Picture a woman at work. She’s good at her job, excellent even – in a field that’s still male-dominated – but she knows there’s something more to life than her professional expertise. Sure, she was the first person on Earth to talk to aliens, but is she complete? No. Thoughts of her lost daughter assail her at crucial moments, to the point that all the men she works with (and it is all men in the military tents) think she’s having a breakdown. Worried, the men examine her, drug her, put her to bed, chase her with guns – then finally another man explains to her, in a vision, what to do. It won't save her daughter but it will ensure she gets the guy. This is the plot of Arrival – starring Amy Adams as linguist Dr. Louise Banks, one of those fantasy academics who owns a stunning lakefront house – and the film's up there on all the awards lists. In Banks' final vision, she even wears an evening gown, as if to signal to voters how red-carpet this role really is. There’ll be competition, though, in the form of this season’s other heavy-hitting blockbusters with a female lead who falls to pieces: Jacqueline Bouvier Kennedy (Natalie Portman) has just been widowed in spectacularly violent (and violently spectacular) fashion in Jackie; Michèle Leblanc (Isabelle Huppert) has been raped in her home in Elle; Christine Chubbuck (Rebecca Hall) is going to kill herself on air in Christine; oh, and of course, Mia (Emma Stone) has to put up with borderline harassment by a jazz bore in La La Land. Regardless of the considerable merits of individual performances in individual films here, I can’t shake the feeling that what shadows the mainstream critical approval they’ve received is the fact that these shiny-haired women are all suffering beautifully, and specifically, from the burdens of (cis) (straight) (white) (middle-class) (able-bodied) femininity. White femininity is presented as a no-way-out conundrum: the only available position is the Pietà of sacrificial victimhood, which then restores straight white middle-class cis women to the winners of the award for most-suffering. In fact, this awards season’s 'female-led' cinema feels a lot like the totes awks and super-racist women in film lunch at Sundance 2017, at which powerful female players in the film world adopted all those supposedly male behaviours – mansplaining, sealioning, general patronising – to try and shut down the wonder that is Daily Show correspondent and actor Jennifer Williams while she was discussing representation in cinema. This interaction between Williams and Salma Hayek says a lot: “I’m sorry,” Hayek said, jumping in. “Can I ask you a question?” “Yes, ma’am,” Williams answered. “Who are you when you’re not black and you’re not a woman? Who are you and what have you got to give?” Williams took a deep breath. “A lot. But some days, I’m just black, and I’m just a woman,” she said. “Like, it’s not my choice. I know who I am. I know I’m Jessica, and I’m the hottest bitch on the planet I know.”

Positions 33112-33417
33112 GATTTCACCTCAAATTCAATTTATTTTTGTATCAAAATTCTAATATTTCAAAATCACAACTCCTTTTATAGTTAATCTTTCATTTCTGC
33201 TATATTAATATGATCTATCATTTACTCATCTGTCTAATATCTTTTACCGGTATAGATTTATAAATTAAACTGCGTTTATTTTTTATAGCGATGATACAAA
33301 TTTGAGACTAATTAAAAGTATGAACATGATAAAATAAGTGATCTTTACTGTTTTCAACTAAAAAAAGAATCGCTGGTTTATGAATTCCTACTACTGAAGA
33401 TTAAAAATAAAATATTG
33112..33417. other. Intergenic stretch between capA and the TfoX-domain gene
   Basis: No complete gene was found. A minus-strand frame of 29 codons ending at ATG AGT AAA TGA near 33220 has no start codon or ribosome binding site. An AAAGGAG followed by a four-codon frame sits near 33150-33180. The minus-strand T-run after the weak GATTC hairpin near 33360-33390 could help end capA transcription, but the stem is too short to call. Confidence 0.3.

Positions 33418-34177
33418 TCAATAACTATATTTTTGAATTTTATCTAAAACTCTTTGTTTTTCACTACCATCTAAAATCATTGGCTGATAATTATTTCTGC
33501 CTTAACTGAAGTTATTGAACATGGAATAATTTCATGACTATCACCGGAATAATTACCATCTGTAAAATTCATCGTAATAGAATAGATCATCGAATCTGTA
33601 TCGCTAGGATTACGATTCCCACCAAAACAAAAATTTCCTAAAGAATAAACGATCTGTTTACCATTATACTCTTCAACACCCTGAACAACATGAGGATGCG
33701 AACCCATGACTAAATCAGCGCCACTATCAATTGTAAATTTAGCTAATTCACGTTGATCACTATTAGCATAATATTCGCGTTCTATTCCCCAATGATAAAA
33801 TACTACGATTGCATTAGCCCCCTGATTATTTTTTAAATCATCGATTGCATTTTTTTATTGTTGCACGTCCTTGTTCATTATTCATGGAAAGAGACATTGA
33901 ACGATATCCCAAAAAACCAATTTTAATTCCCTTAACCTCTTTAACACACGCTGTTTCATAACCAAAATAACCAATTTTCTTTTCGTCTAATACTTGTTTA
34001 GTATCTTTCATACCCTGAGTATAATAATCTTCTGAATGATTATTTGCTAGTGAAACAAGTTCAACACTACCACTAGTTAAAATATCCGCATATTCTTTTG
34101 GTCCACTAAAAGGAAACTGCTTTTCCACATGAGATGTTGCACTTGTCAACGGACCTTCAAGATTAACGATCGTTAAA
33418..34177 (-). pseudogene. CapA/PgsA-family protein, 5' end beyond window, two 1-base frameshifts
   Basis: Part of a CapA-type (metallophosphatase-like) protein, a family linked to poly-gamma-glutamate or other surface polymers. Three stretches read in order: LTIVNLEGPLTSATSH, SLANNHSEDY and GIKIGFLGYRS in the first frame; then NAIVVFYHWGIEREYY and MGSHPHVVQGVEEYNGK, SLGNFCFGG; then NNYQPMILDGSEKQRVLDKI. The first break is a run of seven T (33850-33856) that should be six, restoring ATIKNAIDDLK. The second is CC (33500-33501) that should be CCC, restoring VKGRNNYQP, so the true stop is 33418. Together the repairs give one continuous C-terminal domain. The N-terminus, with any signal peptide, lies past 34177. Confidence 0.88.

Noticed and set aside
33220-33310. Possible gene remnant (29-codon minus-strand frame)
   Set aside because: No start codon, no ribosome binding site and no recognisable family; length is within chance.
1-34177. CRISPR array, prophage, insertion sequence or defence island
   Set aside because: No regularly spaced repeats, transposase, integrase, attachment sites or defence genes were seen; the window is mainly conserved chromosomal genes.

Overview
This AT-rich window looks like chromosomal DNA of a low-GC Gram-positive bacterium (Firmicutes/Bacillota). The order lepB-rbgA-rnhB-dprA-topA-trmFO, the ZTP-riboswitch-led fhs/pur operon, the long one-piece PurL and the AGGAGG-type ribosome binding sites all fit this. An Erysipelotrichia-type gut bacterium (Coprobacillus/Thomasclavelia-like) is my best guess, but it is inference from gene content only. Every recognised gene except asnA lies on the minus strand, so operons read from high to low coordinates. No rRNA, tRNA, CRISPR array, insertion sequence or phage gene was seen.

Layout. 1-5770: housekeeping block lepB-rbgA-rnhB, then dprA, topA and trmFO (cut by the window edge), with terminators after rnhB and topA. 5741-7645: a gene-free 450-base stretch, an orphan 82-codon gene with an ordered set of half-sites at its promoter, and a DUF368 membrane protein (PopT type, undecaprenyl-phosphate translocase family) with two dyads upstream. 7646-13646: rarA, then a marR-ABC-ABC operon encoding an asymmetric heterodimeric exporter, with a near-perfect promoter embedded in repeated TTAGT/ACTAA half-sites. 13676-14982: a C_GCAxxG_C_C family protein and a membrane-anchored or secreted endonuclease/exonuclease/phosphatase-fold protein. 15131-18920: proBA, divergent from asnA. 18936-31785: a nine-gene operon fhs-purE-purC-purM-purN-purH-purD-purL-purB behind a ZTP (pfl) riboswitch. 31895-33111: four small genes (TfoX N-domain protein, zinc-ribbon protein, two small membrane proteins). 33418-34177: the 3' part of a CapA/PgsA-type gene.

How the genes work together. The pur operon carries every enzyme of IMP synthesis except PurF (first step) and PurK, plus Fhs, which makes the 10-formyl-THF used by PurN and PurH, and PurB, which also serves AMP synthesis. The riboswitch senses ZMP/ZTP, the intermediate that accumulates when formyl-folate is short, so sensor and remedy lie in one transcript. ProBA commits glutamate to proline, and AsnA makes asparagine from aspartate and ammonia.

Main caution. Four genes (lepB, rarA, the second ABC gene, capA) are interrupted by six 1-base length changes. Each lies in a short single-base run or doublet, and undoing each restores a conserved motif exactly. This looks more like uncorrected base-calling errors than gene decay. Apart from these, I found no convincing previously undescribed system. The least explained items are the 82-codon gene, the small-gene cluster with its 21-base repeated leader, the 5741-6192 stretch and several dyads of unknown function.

Women (like men) are capable of having jobs and feelings. Revolutionary.